|Aftermath of the police raid|
Edited to add: Blogger Gay Armenia notes that this is the first LGBT case from the South Caucasus. He adds that, "unfortunately, the Inclusive Foundation is no longer active."
The International Centre for the Legal Protection of Human Rights (INTERIGHTS), together with Article 42 of the Constitution, a Georgian human rights NGO, has submitted an application to the European Court of Human Rights in the case of Aghdgomelashvili and Japaridze v Georgia (Application no. 7224/11).
The case concerns a police search of the premises of the ‘Inclusive Foundation’ (IF) conducted on 15 December 2009. From 2006 to 2009 the IF was the only lesbian, gay, bisexual and transgender (LGBT) NGO in Georgia. It was co-founded by the first applicant, Eketarine Aghdgomelashvili who is currently the Executive Director of ‘Women’s Initiatives Supporting Group’ (WISG). The second applicant, Tinatin Japaridze worked for the IF as a full time programme officer from 2006 to 2009 and is currently a project manager at the ‘WISG’.
The complaint to the Court alleges that, in conducting their search, the police officers abused their powers and violated the relevant domestic procedures whilst subjecting the applicants to humiliating and degrading treatment.
In particular, as soon as the police officers discovered the nature of the IF’s work, they displayed extreme homophobic behaviour towards all the individuals present in the office including the applicants. This included multiple insults and rough treatment based on their actual or perceived sexual orientation. The IF staff were also unlawfully strip searched without being provided with any explanation or information about their rights.
Even though it has been two years since the incident, both applicants are still extremely upset and stressed by the police officers’ behaviour and its negative effect on their lives.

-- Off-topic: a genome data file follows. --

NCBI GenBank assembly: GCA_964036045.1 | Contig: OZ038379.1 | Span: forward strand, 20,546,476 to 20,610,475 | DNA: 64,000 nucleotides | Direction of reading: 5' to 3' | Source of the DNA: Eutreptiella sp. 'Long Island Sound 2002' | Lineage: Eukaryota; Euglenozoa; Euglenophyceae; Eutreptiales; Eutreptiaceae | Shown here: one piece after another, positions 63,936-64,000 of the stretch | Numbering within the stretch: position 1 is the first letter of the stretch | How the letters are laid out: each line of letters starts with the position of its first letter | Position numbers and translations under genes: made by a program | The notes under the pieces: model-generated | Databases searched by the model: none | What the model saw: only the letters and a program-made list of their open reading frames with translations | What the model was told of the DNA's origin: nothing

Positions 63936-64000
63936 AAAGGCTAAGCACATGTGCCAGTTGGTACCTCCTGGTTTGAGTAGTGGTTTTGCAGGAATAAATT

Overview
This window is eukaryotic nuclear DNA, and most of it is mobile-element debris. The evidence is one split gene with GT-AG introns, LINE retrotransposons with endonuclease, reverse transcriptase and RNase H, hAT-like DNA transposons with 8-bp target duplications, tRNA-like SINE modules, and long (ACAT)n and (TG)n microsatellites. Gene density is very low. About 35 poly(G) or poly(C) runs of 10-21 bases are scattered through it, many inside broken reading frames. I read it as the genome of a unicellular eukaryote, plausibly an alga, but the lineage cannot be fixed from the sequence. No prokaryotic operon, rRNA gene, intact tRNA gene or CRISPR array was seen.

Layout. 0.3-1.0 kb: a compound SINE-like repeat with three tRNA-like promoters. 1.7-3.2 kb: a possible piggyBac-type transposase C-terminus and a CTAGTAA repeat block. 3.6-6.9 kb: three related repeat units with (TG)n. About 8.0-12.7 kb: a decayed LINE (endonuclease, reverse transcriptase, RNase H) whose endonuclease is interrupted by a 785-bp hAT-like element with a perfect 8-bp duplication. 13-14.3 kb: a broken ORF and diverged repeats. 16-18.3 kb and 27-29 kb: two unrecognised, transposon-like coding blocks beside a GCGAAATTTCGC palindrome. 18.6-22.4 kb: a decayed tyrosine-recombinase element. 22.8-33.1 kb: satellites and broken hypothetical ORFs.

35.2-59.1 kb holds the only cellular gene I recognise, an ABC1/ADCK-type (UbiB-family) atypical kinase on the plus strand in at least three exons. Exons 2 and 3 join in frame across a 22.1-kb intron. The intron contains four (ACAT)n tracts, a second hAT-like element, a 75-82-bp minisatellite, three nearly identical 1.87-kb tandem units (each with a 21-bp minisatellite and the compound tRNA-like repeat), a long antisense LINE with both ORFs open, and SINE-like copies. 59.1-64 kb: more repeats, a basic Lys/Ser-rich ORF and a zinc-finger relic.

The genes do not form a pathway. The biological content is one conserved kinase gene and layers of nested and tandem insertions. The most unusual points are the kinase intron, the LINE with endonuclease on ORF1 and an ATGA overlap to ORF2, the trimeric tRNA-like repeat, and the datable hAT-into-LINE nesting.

The seriousness of the incident is reflected in the significant amount of attention it has received both in the media and civil society. Both national and international NGOs have made public statements condemning the violations and appealed to the Georgian authorities to remedy them. However, despite all of this, there has never been any investigation or attempt to hold any of the police officers accountable.
The application argues that the applicants were subjected to inhuman and degrading treatment (Article 3 of the European Convention on Human Rights) and /or interference in their private lives (Article 8 of the Convention) as well as discrimination based on their actual or perceived sexual orientation (Article 14 of the Convention; Article 1 of Protocol No 12). In addition, it is contended that applicants’ strip searches were not “in accordance with the law” and did not pursue any of the legitimate aims envisaged by the second paragraph of Article 8 of the Convention. Further, it is submitted that, in the absence of an investigation into the incident, including whether it was motivated by homophobia and a subsequent failure of the State to identify and punish those responsible, there is a continuing procedural violation of Articles 3, 8 and 14. The lack of effective remedies also breaches Article 13 of the Convention.
This is the first case from Georgia concerning homophobic ill-treatment by the police. In the absence of any similar judgments against other member states to the Council of Europe, it provides the Court with the opportunity to express its position in relation to such a serious issue. In particular the application places the incident within the wider context in Georgia where discriminatory practices towards LGBT individuals, a vulnerable group, regularly occur.
This case is a further illustration of attempts by officials in the former Soviet Union space to suppress LGBT activism which has already been done through banning gay-pride marches (see Alekseyev v Russia, nos. 4916/07, 25924/08 and 14599/09; Genderdoc-M v Moldova, no. 9106/06), resorting to hate speech (Alekseyev et al v Russia, no 39954/09) or refusing to register LGBT NGOs.